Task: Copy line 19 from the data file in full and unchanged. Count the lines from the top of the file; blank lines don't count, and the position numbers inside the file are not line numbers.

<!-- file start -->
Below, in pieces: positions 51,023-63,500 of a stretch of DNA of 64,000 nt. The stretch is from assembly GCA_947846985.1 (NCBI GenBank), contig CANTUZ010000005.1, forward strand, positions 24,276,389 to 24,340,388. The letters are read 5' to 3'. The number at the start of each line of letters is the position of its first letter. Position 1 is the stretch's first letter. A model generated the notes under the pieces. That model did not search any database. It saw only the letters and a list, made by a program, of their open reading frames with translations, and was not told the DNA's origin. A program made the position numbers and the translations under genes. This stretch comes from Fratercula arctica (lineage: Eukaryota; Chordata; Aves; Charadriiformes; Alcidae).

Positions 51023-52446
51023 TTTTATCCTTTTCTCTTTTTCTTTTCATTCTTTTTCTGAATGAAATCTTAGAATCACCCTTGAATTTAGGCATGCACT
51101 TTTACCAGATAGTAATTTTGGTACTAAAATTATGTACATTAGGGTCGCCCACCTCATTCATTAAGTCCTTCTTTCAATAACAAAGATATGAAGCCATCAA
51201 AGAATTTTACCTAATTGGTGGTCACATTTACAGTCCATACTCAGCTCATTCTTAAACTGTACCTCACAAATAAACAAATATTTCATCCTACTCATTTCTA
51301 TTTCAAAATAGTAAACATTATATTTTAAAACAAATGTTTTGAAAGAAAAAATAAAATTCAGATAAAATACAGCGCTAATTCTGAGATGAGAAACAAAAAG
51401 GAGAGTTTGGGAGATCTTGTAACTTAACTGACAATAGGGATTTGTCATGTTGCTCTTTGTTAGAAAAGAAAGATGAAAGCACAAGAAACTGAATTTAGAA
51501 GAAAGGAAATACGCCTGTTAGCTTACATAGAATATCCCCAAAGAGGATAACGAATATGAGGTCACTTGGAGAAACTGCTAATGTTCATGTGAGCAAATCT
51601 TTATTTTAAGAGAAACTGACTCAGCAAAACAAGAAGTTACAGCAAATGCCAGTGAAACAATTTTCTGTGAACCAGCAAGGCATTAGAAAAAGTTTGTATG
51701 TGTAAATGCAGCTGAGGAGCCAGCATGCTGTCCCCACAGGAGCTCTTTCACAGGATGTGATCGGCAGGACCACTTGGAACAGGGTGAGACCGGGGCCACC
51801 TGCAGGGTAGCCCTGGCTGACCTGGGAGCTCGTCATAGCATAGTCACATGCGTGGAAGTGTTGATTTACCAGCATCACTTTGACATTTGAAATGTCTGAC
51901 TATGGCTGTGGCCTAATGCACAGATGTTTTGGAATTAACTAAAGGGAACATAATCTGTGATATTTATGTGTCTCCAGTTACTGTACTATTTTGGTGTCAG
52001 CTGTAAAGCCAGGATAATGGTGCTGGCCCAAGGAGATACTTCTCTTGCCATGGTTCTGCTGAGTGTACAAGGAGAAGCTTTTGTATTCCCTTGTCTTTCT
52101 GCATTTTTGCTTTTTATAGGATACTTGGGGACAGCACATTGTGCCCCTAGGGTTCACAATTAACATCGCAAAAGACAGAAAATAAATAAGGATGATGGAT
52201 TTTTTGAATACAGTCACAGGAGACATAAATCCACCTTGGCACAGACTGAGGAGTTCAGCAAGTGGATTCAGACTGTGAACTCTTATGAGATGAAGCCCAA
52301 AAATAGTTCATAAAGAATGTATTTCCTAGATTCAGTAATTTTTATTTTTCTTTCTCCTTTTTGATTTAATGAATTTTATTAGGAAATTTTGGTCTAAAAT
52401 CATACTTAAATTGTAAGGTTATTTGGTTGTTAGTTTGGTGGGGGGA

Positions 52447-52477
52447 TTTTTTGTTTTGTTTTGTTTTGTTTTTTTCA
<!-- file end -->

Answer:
52447 TTTTTTGTTTTGTTTTGTTTTGTTTTTTTCA